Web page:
- Jul 1, 2005
Dung beetles are amazing insects that spend their lives mucking out your pastures. The adults use liquid contents for nourishment, and they lay eggs in small manure balls (brood balls) they bury in the ground. In the process, they serve as Nature's clean-up crew, getting rid of the manure "pat" and facilitating natural fertilization and aeration of the soil. Bill Clymer, PhD (parasitology) from Amarillo, Texas, says dung beetles are also the horseman's allies for controlling parasites that depend on manure as part of their life cycle.
In warm regions, beetles might be active year-round. There are more than 90 species of dung beetles in North America. Some are more active during warm seasons; others are more active during cool seasons. This means you might not have the same beetles working on manure in March and April as are active in July and August. Some are native; others have been imported. The native beetles are often a little smaller and tend to be more active in cool weather. Some of the more efficient ones, such as the Onthophagus gazella, were imported from Africa by the USDA.
"One of the O. gazella species that's about the size of your little fingernail will consume or bury more than 15 pounds of manure in its lifetime," says Clymer. "I have seen 20- to 30-pound manure pats from cattle totally gone within 24 hours."
"Dung beetles get manure off the top of the soil so you don't have the build-up that smothers out the grass," Clymer explains. "In many pastures, you see areas of tall grass where horses deposit manure. I used to think grass grew taller there because of the nutrients from manure, but it's also because the animals won't graze next to their own manure unless there's nothing else left to eat in the pasture." If dung beetles get rid of the manure piles, this creates more available pasture area.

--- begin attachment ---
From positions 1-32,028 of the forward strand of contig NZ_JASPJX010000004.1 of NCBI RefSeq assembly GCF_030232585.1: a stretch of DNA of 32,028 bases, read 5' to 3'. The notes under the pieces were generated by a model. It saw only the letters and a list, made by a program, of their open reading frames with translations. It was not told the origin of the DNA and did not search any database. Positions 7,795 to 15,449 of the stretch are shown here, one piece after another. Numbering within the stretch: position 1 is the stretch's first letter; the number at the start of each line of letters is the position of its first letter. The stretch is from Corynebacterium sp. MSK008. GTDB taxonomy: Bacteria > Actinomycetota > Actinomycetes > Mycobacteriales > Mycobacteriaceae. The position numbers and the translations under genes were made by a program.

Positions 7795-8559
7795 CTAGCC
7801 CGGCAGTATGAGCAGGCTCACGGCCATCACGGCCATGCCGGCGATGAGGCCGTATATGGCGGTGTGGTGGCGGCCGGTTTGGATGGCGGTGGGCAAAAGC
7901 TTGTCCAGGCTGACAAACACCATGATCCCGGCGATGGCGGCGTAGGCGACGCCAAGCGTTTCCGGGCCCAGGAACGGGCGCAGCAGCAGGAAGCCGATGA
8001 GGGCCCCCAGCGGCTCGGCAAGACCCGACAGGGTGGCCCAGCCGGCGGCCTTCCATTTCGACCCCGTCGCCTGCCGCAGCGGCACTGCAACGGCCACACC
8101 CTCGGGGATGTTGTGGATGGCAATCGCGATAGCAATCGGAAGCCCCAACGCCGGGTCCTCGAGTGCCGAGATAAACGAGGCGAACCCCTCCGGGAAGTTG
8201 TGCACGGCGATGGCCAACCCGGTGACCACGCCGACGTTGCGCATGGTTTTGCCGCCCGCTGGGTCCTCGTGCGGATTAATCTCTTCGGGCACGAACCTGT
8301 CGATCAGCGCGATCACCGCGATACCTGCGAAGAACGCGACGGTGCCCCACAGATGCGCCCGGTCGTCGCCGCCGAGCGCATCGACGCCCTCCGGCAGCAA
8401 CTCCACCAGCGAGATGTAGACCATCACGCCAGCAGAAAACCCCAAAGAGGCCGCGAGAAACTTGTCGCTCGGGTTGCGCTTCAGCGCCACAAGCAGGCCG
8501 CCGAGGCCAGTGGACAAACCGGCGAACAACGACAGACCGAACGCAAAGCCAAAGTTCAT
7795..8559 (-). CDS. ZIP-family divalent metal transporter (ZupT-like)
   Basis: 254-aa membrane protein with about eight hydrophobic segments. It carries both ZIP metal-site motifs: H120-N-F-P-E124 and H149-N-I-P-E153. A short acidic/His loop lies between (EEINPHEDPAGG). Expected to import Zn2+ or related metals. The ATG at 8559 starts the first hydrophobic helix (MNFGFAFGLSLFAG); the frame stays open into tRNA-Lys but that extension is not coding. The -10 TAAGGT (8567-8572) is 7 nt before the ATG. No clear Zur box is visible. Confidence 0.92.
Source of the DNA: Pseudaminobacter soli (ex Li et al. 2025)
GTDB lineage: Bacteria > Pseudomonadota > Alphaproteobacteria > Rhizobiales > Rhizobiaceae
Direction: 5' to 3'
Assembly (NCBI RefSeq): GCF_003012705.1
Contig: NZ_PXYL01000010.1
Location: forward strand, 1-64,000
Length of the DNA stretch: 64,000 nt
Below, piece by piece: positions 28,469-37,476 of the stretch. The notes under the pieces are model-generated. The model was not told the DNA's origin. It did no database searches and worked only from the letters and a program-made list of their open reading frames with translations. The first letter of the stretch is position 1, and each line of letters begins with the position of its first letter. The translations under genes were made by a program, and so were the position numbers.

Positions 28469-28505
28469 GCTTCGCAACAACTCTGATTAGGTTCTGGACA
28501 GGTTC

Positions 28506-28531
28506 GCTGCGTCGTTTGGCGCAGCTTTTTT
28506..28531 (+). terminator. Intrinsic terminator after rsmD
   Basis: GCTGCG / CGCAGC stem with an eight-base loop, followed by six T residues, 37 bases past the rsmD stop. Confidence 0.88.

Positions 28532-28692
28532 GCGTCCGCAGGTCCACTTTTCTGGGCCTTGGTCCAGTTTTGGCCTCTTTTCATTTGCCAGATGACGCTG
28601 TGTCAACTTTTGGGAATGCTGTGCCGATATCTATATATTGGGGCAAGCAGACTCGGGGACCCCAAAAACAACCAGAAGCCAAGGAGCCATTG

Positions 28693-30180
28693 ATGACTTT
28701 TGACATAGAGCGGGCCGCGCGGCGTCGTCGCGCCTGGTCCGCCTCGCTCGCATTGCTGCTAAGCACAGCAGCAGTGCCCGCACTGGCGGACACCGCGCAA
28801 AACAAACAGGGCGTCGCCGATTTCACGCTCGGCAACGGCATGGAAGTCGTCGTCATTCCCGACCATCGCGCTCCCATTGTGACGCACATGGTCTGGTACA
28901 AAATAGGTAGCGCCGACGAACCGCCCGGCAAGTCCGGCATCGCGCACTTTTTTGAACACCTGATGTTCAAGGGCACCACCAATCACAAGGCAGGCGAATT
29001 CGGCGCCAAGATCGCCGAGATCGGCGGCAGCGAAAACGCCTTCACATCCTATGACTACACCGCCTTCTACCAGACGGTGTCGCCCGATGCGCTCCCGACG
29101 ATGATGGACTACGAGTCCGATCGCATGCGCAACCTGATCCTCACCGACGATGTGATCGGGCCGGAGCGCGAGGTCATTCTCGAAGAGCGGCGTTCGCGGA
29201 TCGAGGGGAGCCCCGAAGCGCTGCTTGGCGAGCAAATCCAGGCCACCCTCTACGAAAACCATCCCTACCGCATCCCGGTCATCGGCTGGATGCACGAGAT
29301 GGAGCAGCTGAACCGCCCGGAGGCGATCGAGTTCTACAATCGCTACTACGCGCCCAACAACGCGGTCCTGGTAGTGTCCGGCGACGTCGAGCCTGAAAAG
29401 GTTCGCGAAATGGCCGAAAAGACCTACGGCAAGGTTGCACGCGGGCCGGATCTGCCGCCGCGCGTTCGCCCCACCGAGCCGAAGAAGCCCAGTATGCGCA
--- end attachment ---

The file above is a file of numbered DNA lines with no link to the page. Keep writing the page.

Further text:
One pastured animal produces about 12 fecal piles per day, or 4,300 fecal piles per year. Manure from a group of horses or cattle in a pasture may take 5-10% of each acre's available grazing. If none is recycled into the soil, a single animal can remove 2.5 acres of productive grazing each year. A herd of 50 animals can render 129 acres ungrazable in one year.
Without some way to remove manure, you not only lose the grazing area where manure is sitting, but also an area about 18 inches wide around it. These "roughs" continue to expand unless you do something about it. That's where dung beetles come in.
The beetles dissipate manure, and the birds that come looking for beetles to eat also tear manure piles apart and help spread them. Dung beetles can offset pasture loss tremendously. If there's an adequate population of beetles, they can bury 90% of the manure on pastures within a week. By contrast, the absence of dung beetle activity might mean manure will remain on the pasture for at least 16 weeks (and up to a year unless it's mechanically broken up).